Averted disaster has important security lessons

Call it a Christmas Day miracle that the airplane descending into Detroit Friday night did not crash.
The right ingredients were there: A young man indoctrinated to harm Americans laden with enough explosives to tear a hole in the side of the plane.
The biggest hole was in U.S. security measures that failed to prevent Umar Farouk Abdulmutallab from boarding the transcontiental flight from Amsterdam to the United States.
In October, Abdulmutallab’s father had contacted U.S. authorities about his son’s increasingly radical Islamist views and his loss of contact with family members. The two changes in his son had caused the Nigerian banker to worry of what he had become and might do.
Alerted U.S. authorities then put Abdulmutallab on a list of possible terrorists — joining 500,000 other names — which dictates only to track suspicious activities that might lead up to conclusive evidence of terrorism. The smaller no-fly list is whittled down to 4,000 names.
Abdulmutallab, 23, boarded the plane with the hard-to-come-by ex-plosives sewn into his underwear. In Amsterdam, for reasons yet to be explained, imaging ma-chines, which might have detected the pouch, were not being used for U.S.-bound passengers.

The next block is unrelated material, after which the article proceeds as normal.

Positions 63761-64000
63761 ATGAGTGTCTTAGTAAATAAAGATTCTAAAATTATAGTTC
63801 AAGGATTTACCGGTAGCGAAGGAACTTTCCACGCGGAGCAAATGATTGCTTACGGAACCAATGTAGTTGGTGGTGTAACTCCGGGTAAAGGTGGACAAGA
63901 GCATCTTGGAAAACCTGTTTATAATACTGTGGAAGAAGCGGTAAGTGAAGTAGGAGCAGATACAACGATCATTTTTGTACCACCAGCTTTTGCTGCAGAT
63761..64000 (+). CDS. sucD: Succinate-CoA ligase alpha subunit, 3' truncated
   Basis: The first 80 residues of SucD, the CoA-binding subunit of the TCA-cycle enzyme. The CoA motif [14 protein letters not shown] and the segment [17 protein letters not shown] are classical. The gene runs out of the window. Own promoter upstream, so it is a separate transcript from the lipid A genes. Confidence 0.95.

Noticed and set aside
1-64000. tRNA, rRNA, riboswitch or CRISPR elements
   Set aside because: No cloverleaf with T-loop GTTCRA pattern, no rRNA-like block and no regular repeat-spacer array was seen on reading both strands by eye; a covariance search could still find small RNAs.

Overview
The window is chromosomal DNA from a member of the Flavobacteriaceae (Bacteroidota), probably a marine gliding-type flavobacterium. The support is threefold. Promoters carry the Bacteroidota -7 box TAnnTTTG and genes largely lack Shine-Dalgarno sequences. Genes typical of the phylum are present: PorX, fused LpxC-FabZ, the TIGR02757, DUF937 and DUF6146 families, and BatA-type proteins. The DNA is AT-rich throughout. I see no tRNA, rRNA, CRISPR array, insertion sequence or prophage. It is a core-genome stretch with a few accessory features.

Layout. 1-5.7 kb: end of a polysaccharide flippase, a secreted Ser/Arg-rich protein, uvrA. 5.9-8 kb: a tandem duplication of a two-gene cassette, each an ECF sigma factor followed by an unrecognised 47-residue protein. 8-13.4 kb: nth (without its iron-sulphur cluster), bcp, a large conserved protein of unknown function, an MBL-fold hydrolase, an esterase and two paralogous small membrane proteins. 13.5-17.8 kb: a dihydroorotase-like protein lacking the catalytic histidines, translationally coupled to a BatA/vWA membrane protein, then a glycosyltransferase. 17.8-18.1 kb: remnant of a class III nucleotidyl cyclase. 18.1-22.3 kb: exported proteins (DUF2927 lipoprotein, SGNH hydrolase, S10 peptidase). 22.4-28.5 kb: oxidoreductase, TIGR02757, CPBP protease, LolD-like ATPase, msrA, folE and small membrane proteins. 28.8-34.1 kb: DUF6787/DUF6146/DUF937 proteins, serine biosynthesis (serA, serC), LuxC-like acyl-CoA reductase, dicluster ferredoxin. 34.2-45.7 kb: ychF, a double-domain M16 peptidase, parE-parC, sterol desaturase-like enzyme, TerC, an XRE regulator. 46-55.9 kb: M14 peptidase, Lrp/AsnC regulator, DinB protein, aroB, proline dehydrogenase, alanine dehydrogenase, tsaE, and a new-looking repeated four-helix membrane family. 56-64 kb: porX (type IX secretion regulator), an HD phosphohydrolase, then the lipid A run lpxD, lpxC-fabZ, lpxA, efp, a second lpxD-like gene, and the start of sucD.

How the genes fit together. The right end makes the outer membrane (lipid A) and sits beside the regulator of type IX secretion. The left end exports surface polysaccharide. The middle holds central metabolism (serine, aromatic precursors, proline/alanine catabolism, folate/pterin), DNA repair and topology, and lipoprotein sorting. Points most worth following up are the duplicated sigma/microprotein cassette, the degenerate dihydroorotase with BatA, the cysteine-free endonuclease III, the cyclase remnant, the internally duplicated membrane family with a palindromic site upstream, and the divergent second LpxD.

Fortunately, the explosives did not go off as planned and the young man was subdued by fellow passengers and crew.
Since the 2001 commandeering by radical Islamists of four U.S. airliners to crash into the World Trade Center towers, the Pentagon and a Pennsylvania field, it’s been proven that people — not faulty engines or unfortunate birds — are the most dangerous components to air travel.
Besides the father’s warning of his son’s potential for harm, two other tips should have triggered security alarms: He paid for the $2,831 ticket in cash and he had no luggage save a small carry-on.
It’s another call to remain vigilant in airport screenings. But it’s a bigger call to realize that the young man did not act alone and that the fight to eliminate terrorist training grounds must be continued around the world.

— Susan Lynn